Furthermore, the complaint alleged that Marocco “has leveraged once-routine administrative processes to reopen previously-approved plans, interrogate and redirect country programs, halt movement on programs, procurements, and people, and inject uncertainty into daily operations and office planning.“ In addition, it contended that Marocco “has eschewed providing direction in writing or through other formal channels, and rarely sent guidance to teams directly implicated. Instead, he has conveyed orders and decisions, sometimes only orally, to individual staff … who then must attempt to relay this information as best they can to colleagues. This has inevitably generated significant confusion over intent and expectations, and made it difficult to confirm decisions or maintain adequate records.”

One of the more unheralded aspects of President Donald Trump’s ascendancy into the White House has been his skepticism towards the efficacy of foreign aid, which has traditionally been plagued with corruption. According to the Brookings Institute, the U.S. government spent roughly $39.2 billion on foreign aid in 2019, with very little results to show for it.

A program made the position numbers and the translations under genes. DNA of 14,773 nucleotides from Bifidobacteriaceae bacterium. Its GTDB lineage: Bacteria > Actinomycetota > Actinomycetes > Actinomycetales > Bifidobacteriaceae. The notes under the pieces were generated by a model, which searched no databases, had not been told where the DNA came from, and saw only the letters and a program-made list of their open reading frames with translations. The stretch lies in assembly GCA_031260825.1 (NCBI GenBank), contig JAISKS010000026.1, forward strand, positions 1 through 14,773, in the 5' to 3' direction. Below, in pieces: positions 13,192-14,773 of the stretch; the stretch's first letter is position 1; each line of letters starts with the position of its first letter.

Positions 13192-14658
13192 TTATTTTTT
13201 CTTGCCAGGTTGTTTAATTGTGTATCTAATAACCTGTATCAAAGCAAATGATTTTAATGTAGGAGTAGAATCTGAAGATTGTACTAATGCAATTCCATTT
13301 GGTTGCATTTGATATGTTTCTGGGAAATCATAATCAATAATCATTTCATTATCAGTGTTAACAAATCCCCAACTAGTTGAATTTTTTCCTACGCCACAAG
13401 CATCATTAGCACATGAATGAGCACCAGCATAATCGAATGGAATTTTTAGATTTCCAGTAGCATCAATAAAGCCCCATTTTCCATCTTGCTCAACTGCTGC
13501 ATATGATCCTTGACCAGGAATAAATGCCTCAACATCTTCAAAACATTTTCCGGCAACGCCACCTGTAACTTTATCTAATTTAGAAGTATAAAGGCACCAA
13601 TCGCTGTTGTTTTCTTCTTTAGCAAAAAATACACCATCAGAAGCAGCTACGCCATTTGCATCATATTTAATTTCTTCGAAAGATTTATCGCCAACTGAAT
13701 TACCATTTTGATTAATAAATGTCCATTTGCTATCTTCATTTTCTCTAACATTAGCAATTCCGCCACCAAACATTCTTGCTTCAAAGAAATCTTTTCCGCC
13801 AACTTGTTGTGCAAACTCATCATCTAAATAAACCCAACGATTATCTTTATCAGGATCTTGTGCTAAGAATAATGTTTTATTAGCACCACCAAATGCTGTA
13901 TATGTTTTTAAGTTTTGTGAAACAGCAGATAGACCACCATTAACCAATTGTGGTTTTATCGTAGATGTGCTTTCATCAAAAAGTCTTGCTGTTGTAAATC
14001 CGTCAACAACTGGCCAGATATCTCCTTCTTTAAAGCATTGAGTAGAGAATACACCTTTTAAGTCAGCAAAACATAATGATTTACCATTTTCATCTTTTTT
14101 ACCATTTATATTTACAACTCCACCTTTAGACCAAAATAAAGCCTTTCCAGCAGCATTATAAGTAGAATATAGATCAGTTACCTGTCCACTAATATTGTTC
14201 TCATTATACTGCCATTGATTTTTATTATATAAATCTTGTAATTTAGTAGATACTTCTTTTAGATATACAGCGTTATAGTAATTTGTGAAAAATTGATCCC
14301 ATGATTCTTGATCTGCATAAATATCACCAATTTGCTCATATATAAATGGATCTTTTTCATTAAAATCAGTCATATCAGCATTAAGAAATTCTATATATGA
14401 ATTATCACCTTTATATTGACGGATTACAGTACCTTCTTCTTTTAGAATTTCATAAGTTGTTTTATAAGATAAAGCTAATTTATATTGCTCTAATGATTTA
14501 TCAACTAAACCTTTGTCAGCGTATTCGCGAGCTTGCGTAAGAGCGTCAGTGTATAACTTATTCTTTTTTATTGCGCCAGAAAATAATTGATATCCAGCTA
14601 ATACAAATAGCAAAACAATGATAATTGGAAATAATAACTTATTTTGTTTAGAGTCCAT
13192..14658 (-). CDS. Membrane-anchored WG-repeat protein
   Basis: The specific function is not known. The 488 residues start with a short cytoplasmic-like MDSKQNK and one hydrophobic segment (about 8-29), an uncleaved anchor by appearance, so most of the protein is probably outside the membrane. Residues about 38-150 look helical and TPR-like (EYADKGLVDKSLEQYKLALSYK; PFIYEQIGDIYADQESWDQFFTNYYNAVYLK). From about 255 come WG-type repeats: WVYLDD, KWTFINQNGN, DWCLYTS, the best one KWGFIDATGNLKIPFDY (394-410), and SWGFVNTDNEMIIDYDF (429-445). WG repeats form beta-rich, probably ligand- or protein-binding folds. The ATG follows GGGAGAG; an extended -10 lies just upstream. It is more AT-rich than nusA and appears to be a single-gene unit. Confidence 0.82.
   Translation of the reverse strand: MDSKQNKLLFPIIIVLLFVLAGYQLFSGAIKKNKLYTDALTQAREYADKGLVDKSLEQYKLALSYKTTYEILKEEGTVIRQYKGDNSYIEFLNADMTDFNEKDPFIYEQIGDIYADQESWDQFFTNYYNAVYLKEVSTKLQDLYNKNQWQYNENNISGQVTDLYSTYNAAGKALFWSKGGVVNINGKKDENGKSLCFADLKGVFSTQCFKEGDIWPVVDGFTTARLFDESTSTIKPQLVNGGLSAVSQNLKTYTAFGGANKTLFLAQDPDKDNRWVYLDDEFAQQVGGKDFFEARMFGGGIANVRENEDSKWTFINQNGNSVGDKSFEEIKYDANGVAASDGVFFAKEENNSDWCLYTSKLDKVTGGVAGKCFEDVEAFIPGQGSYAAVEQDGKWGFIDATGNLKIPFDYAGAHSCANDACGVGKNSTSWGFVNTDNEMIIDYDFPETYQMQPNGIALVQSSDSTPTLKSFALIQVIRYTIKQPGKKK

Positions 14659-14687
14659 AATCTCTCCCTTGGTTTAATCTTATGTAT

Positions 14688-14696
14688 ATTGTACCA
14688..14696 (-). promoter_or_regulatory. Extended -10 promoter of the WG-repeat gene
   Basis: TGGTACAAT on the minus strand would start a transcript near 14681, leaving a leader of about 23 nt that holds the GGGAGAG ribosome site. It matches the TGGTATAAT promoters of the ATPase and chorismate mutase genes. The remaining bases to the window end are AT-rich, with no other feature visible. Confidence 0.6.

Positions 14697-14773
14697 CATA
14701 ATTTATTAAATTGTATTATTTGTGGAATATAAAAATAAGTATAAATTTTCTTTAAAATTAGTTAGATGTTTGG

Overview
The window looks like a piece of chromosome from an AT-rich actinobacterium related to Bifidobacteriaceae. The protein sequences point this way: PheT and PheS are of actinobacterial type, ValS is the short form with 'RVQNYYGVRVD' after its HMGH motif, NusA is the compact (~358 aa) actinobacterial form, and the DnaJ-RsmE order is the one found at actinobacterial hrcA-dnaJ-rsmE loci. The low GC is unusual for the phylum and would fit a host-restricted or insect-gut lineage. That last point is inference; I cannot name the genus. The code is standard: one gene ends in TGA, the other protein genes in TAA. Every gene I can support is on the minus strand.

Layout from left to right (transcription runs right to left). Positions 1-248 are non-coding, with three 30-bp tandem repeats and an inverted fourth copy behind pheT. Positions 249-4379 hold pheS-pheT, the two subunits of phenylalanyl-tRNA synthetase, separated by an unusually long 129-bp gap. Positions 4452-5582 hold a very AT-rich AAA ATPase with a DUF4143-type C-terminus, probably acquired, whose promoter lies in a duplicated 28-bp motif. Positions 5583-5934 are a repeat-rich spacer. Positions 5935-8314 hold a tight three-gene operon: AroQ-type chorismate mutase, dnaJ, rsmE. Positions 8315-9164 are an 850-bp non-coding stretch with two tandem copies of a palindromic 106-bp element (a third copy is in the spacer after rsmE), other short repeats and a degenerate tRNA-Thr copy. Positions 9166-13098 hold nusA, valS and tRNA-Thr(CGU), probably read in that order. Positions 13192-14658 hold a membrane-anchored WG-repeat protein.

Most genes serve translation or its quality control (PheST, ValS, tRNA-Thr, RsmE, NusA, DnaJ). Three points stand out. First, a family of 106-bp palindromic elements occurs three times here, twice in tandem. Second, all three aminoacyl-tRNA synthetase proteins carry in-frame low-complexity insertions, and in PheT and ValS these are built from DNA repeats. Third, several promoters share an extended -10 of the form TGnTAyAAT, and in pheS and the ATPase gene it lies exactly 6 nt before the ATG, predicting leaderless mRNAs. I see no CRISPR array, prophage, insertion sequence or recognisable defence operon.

Overall, officials like Marcocco were appointed with the task of re-orienting USAID’s priorities, which ruffled many feathers.

For example, Marocco was against a $2 million extension of an OTI program in Ukraine that senior USAID and State Department officials werenin favor of. The proposal to extend the program has been sitting on Marocco’s desk waiting for the greenlight since he assumed the position in July, according to the complaint. On two occasions he has called for canceling this program and made a request to find out how much the cancellation process would cost. Politco reported that Marocco “hasn’t said what he would want to do instead with the money besides “do something ‘important’ like train and equip the military or police, or work on security sector reform,” according to the memo, which notes that the first suggestion is prohibited by law, while the second is not a USAID priority in Ukraine.”

It’s clear that Marocco is no swamp creature and does not believe in just doling out money to corrupt countries. An America First foreign aid policy would be one of minimal to no foreign aid, and people like Marocco make it easier for us to achieve that goal.